Common Name: Vermilion snapper
Scientific Name: Rhomboplites aurorubens
Although Spaniards living at San Luis preferred meat over fish and seafood, they observed the Catholic practice of avoiding meat on Fridays and other occasions throughout the year.
"…Juana Caterina, wife of the said deputy, who gave two slaps in the face to a cacique of [the Indians] of San Luis, because he had not brought her fish one Friday…"
Don Patricio, Cacique of Ivitachuco, and Don Andrés,
Cacique of San Luis, to the King, February 12, 1699
Animal Used at Mission San Luis
The study of plant and animals from sites (ethnobotany and zooarchaeology, respectively) is one of the most illuminating aspects of archaeological research. It can reveal details about past environments, resources, settlement patterns, agricultural practices, architecture, social life, and diet unavailable from other types of data.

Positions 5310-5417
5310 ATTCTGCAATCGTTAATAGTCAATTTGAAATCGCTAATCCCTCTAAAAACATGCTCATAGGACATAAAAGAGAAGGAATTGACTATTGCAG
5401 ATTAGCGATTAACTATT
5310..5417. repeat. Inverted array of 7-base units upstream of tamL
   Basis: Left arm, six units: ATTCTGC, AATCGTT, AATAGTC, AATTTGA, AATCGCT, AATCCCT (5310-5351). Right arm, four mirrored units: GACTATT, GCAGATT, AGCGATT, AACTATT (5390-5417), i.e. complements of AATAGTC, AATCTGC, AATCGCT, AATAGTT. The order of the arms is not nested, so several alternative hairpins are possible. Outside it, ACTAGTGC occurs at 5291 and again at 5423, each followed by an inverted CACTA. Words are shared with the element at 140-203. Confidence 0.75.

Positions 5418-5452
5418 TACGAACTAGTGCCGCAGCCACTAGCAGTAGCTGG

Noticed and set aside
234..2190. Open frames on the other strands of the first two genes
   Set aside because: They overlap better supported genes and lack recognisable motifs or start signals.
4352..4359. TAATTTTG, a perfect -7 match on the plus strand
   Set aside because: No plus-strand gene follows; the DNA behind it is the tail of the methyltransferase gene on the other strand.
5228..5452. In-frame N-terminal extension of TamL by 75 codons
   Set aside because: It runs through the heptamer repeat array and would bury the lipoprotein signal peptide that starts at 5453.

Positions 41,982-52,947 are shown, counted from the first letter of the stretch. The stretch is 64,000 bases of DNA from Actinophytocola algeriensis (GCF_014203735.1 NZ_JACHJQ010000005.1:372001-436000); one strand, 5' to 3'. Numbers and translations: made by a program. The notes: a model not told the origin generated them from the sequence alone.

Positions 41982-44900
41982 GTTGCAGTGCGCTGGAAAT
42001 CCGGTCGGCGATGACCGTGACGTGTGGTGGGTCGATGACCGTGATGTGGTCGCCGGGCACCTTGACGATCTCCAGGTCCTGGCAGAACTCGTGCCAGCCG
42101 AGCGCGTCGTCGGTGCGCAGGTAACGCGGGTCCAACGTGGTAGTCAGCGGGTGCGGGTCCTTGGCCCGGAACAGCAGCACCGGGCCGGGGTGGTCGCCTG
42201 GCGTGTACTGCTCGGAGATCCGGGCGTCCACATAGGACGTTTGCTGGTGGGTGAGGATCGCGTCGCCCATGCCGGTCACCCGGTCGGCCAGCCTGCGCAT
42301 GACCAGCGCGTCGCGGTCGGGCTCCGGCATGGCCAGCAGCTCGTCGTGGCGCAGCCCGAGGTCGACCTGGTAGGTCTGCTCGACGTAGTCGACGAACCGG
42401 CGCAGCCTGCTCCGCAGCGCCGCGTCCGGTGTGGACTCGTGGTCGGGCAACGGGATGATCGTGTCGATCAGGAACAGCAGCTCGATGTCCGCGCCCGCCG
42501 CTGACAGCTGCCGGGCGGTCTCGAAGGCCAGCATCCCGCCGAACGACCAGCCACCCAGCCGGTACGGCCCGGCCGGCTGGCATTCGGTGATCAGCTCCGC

Since plant remains are so fragile and often difficult to see, we have limited their display to a static exhibit case format (see "Apalachee Life"). However, we have selected some animal bones found at Mission San Luis, along with comparative skeletal materials (Drawers 17-26), to give to a sense of the challenges faced by those researchers who identify, analyze, and interpret these materials.
We have supplemented the skeletal materials with archaeological and documentary information about the use of these animals in Spanish Florida and at Mission San Luis.